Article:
Maybe it would be presumptuous to answer for any other country, but I can say with some confidence that Canada could use a 5-per-cent boost in gross domestic product. So I read with interest a new analysis from the Harvard Business Review (HBS) which suggests that a lot of countries could have all that and more if they just used all their human resources – which is to say, fully employ women as well as men.
To be fair, the 5-per-cent boost is a reference to the United States, not Canada. According the HBS article, research by Booz and Allen (which was released last fall) suggests that the U.S. would see a GDP boost of that size if its women were employed at the same rates as men. Japan would see a 9-per-cent hike; Egypt a whopping 34 per cent.
These data were part of an update of how women are faring, in terms of economic equality, the world over. Canada comes off as further along the spectrum than most.
According to their "Equality Matrix," which graphs "Support for Women" (in terms of formal equality policies) vs. the "Economic Success of Women," Canada lands nicely in the upper right-hand corner, along with countries such as New Zealand and the Netherlands. On the Booz Allen list of 128 countries, Canada scores 70.5 in economic success (behind only Australia, Norway and Sweden), and 60.3 for support for women (which puts it 22nd on the list, one behind the United States).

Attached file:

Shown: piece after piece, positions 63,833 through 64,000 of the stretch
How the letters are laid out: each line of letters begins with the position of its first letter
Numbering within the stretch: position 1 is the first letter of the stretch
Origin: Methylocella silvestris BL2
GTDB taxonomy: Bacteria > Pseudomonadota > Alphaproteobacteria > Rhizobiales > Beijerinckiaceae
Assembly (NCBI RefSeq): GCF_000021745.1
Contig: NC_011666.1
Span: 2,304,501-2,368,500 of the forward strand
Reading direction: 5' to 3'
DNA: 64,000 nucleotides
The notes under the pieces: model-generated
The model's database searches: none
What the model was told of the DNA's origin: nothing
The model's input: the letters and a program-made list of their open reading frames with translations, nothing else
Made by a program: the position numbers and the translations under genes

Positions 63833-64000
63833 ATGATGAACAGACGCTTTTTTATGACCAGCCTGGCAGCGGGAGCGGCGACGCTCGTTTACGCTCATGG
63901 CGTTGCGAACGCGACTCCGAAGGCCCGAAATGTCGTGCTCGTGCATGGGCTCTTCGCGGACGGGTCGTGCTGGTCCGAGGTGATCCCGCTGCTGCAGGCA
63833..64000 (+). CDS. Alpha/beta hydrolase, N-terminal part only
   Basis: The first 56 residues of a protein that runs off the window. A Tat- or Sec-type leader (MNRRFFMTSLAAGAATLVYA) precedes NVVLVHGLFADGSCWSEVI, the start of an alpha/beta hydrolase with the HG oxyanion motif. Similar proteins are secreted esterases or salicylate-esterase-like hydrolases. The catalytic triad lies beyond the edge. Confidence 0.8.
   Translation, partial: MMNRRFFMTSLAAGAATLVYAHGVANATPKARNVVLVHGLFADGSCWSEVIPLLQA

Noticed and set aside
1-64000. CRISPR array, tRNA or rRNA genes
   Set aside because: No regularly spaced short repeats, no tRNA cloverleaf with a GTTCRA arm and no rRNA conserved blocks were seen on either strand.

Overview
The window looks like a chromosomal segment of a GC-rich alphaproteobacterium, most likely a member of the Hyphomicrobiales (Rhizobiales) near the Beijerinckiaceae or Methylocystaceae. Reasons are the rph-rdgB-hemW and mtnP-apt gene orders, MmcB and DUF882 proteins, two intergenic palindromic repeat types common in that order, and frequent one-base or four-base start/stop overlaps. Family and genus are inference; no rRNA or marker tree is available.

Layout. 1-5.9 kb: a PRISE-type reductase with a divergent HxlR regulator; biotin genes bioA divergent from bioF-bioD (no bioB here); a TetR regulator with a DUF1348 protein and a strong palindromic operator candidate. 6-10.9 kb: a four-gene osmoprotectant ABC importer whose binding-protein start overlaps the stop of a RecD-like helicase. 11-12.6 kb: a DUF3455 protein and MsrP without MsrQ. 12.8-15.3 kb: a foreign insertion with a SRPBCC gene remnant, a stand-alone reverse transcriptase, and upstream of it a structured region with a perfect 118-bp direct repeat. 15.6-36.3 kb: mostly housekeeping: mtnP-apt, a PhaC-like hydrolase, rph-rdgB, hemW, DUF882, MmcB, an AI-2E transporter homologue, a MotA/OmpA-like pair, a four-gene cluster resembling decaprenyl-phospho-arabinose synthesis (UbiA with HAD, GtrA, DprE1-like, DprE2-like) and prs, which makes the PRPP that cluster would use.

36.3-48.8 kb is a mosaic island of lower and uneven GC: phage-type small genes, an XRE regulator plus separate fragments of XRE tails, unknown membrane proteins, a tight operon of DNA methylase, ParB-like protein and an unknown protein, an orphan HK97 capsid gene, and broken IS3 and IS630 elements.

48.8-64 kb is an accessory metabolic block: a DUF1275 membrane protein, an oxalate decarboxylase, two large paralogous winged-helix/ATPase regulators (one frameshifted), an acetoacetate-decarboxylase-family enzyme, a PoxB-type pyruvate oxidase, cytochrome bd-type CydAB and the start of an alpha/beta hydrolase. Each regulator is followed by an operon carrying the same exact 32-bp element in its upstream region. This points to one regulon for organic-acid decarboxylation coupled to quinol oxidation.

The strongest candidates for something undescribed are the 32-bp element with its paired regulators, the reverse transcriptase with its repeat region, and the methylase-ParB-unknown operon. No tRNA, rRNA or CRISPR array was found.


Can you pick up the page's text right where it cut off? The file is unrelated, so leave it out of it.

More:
But it is the "boost in GDP" point that really gets my attention. We talk a lot about the coming demographic shift that will potentially slow the Canadian growth rate. We talk about the skills mismatch out there, which means the jobs that need to be filled are not being filled. Surely we cannot afford to have women who would rather be in the labour force be shut out of it, for whatever reason.
So what are the reasons that women are not employed at the same rates as men? In some cases, it is because they choose to take a break from the labour force, primarily to care for their families. In others, it is because they have no choice but to take that break because the cost of childcare or elder care (the latter a fast-growing category) is too high to make it worth their while to work. It is that second case that could potentially be influenced by policies, whether by employers or government.
I would argue that the problem is a complicated one and cannot be solved simply by slapping on a daycare subsidy here and there. In a truly productive, high-value-added economy, jobs would pay more in real terms anyway, and people (men and women) would be able to make different choices about work. Both sexes might even choose to work less – which would pose a whole different set of problems.
Getting to that higher-productivity economy, however, means a bunch of different and less simple choices, such as cutting taxes (business and personal), encouraging innovation and finding ways to raise productivity.
The country that figures out how to do all of those things would find itself pretty squarely in the upper right-hand corner of success for everyone.
Linda Nazareth is the principal of Relentless Economics Inc. and a senior fellow at the Macdonald Laurier Institute.